+
Science

New study shows that allowing cats outdoors is bad for their health and the environment

Settling the debate once and for all.

New study shows that allowing cats outdoors is bad for their health and the environment
Photo by Maria Teneva on Unsplash

Bad for kitty. Bad for the environment.

It’s an age-old debate between cat parents—letting their feline roam outdoors versus adopting a strict indoor-only policy. Usually in cases like this, when there are two polarizing opinions, the truth lies somewhere in the middle, with pros and cons belonging to both sides.

This is not one of those times. Team Indoor is the winner here, hands down. And there’s new science to prove it.

The study, published in the journal Frontiers in Ecology and Evolution, revealed that allowing cats to free-roam is bad on multiple levels, putting themselves, their owners and even the environment at risk.

For the study, researchers recorded the comings and goings of free-roaming cats using 60 motion-activated wildlife cameras across 1500 different locations in Washington, D.C. Over the span of three years, the D.C. Cat Count Survey’s findings revealed an overwhelming amount of reasons to opt for the great indoors instead.

For one thing, free-roaming cats are exponentially more exposed to dangerous diseases.

a cat sits alone on a paving stone outdoors, while people mill around in the background

"By letting our cats outside we are significantly jeopardizing their health."

Photo by Emre on Unsplash

"We discovered that the average domestic cat in D.C. has a 61% probability of being found in the same space as racoons – America's most prolific rabies vector – 61% spatial overlap with red foxes, and 56% overlap with Virginia opossums, both of which can also spread rabies," said Daniel Herrera, lead author of the study and Ph.D. student in the University of Maryland's Department of Environmental Science and Technology (ENST).

Herrera’s conclusion was straightforward: "By letting our cats outside we are significantly jeopardizing their health."

Free-roaming didn’t only put cats at risk of infection—they often wander to high-exposure areas of rabies or toxoplasmosis, both of which can be transmitted to their owners.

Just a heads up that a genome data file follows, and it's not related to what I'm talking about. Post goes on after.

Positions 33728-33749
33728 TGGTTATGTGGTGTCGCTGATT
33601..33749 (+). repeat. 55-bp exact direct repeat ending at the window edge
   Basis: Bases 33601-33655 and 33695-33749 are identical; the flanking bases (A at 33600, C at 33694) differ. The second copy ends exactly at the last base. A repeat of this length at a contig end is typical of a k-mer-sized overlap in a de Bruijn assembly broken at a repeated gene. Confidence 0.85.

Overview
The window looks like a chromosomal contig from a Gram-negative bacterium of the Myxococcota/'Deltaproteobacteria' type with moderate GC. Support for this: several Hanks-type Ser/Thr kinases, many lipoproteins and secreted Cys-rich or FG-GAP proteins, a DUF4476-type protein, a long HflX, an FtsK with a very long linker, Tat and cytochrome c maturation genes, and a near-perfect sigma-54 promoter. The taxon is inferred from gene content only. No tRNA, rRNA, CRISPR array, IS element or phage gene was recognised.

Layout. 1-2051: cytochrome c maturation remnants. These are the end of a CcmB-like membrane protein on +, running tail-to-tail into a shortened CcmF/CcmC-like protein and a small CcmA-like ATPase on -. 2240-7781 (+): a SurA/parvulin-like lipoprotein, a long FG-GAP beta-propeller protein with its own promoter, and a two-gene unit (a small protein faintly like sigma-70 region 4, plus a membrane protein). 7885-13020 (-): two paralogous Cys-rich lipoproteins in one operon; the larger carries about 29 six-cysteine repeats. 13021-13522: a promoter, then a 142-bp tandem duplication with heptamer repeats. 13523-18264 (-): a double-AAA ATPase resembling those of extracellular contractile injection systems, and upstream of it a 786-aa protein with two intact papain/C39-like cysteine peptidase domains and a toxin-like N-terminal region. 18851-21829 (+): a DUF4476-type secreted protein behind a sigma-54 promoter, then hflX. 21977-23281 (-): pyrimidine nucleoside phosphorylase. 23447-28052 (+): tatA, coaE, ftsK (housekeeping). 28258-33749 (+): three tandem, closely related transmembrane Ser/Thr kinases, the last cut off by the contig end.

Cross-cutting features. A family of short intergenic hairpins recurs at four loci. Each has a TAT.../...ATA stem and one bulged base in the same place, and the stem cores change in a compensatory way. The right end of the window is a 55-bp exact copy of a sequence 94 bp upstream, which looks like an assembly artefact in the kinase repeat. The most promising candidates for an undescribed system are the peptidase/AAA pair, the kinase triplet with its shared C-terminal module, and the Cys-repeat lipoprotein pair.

Diseases aside, free-roaming cats pose a threat to wildlife.
A closeup of a grey and white cat hunting in the grass

The common misconception is that cats help control non-native species like rats.

Photo by Ke Vin on Unsplash

Herrera explained that while most people might assume cats help balance the food chain by hunting invasive species like rats, they frequently shared spaces and preyed on small native wildlife, including grey squirrels, chipmunks, cottontail rabbits, groundhogs and white-footed mice.

"Cats are keeping rats out of sight due to fear, but there really isn't any evidence that they are controlling the non-native rodent population. The real concern is that they are decimating native populations that provide benefits to the D.C. ecosystem,” said Herrera. Though this study only took place in one city, it feels pretty safe to assume that its findings are fairly universal.

It’s only natural to want to give our pets the best life possible. And while the thought of letting Whiskers out on an adventure might seem like a way to honor his primal side, Herrera and his fellow researchers strongly encourage keeping him safely indoors.

Luckily, there are other ways to let a cat express their natural instincts. As cat expert and influencer Jackson Galaxy advocates, consider 10-15 minutes of play a necessity, the same way you'd consider walking a dog as something that comes along with the job. Playing is a great way to not only keep your feline friend happy and healthy, it’s an adorable bonding meowment.

Ginger and white cat playing with a furry jingle bell toy.

1-15 minutes of play can go a long way.

Photo by Dorothe Wouters on Unsplash